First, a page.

Under the measure, the men may be subject not only to stops at the U.S.-Canadian border, but also to wider investigations that could include electronic surveillance and detentions, whether or not they are suspected of wrongdoing, the newspaper said.

"What is dangerous is that they've moved away from reasonable suspicion of criminality into the area of what they are calling suspicious behavior," Michael German, an attorney for the American Civil Liberties Union, told the newspaper. He said the group is preparing legal challenges to the initiative.

"Our people contribute economically and culturally in all aspects of American life, and this is like a slap in our face," said James Allen of the American Arab Chamber of Commerce in Detroit.

The guidelines won't circumvent constitutional limitations on the use of race, a Justice Department spokesman told the News. [Link]

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Rights groups fear feds' new terror profile

U.S. says some Arab, Muslim men who regularly travel abroad may face more scrutiny.

Border guards recently began detaining Wissam Charafeddine every time he crosses from Windsor into the United States. Without explanation, he has been handcuffed in front of his parents and held apart from his pregnant wife for hours in isolated detention.

Charafeddine says he has done nothing wrong, "not even a driving ticket." But authorities, who always release him, say there is no remedy. Charafeddine is among a large group of Arab-Americans and Muslims who are detained for undisclosed reasons whenever they cross the border.

So far, Charafeddine is affected only when he goes to Canada. But as early as this week, the U.S. Department of Justice says it will announce a "terrorist profile" by which Muslim men of Arab and Pakistani descent who frequently travel abroad and maintain extensive international contacts may be subject not only to stops at the border but also to full-fledged national security investigations, which may include electronic surveillance, detentions, searches and interrogations, regardless of whether they are suspected of wrongdoing. [Link]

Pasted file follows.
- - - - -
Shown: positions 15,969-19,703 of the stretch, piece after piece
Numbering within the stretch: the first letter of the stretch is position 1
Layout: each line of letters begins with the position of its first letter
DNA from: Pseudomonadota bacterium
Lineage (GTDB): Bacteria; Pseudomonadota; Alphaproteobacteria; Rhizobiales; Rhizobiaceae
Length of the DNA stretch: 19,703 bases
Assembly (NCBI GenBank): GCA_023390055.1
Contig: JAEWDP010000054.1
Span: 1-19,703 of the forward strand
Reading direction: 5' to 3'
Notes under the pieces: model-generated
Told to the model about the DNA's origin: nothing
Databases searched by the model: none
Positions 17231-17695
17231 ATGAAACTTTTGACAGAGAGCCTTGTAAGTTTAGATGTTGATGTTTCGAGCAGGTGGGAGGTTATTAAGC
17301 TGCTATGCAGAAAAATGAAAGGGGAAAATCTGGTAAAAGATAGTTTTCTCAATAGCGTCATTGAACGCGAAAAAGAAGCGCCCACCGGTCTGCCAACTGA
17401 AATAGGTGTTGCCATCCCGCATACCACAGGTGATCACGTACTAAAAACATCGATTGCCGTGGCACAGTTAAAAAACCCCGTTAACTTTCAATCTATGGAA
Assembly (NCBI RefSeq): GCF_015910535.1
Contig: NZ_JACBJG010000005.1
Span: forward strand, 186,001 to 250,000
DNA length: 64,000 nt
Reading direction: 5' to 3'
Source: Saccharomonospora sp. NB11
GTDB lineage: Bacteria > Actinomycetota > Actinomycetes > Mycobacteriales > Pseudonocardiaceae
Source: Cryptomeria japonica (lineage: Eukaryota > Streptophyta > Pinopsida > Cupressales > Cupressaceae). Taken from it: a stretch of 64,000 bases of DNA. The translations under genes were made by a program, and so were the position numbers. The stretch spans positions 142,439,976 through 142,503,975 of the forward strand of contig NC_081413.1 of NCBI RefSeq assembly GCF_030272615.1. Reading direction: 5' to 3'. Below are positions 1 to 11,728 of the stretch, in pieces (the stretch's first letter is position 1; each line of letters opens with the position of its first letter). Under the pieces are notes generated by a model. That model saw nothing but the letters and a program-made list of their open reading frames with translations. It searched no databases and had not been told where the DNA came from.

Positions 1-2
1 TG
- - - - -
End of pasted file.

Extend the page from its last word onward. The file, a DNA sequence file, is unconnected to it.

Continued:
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Friday, August 01, 2008

Tulsa teen's discrimination complaint not A&F's first

Abercrombie & Fitch, the mega-clothier accused of not hiring a teenage Muslim because she wears a religiously-mandated head scarf, has a history of discrimination complaints.

The unnamed Tulsa teen, who has not responded to requests for an interview, filed a complaint with the Oklahoma office of the federal Equal Employment Opportunity Commission (EEOC) in Oklahoma City. [Link]

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Feds want kinder, gentler border guards

The federal government is putting border officials at Mississauga's Pearson International Airport through sensitivity training so they can more appropriately deal with Arab and Muslim passengers.

The Canada Border Services Agency is contracting out training sessions for up to 500 of its border services officers, stressing the need for those who screen passengers to "effectively perform their enforcement responsibilities in a respectful manner" at Canada's busiest hub.

Groups representing Canadian Arabs and Muslims are welcoming the sensitivity courses, scheduled between this September and March 31, 2009, as necessary and overdue.

"After 9/11 we became all potential terrorists without doubt, and we still have some examples of people being picked up from the line because they wear long beards or the hijab," said Mohamed Boudjenane, executive director of the Canadian Arab Federation. "It still happens on a regular basis."

He said his organization has held meetings with several government departments, including the federal border agency, to raise complaints of profiling and discrimination, and even delivered training kits to the CBSA last fall.

"That sort of proactive act, or measure, didn't come out of the blue. We had to lobby very hard with them to realize that you cannot (target certain groups) because you have preconceived perceptions or because there are all sorts of clichés out there."

Mohamed Elmasry, president of the Canadian Islamic Congress, said training courses are an "excellent idea" that are in line with the seminars and speeches that he has delivered to federal employees, including with the Canadian Air Transportation Safety Authority, over the last two years.

But he still hears complaints of Muslim and Arab passengers returning from certain Middle Eastern countries like Iran and Syria being subjected to greater scrutiny than Muslims and Arabs returning from European countries.

Those travellers are also more likely to have their luggage searched, to be questioned about their activities and purchases abroad and to have their passport information taken down, Elmasry said. [Link]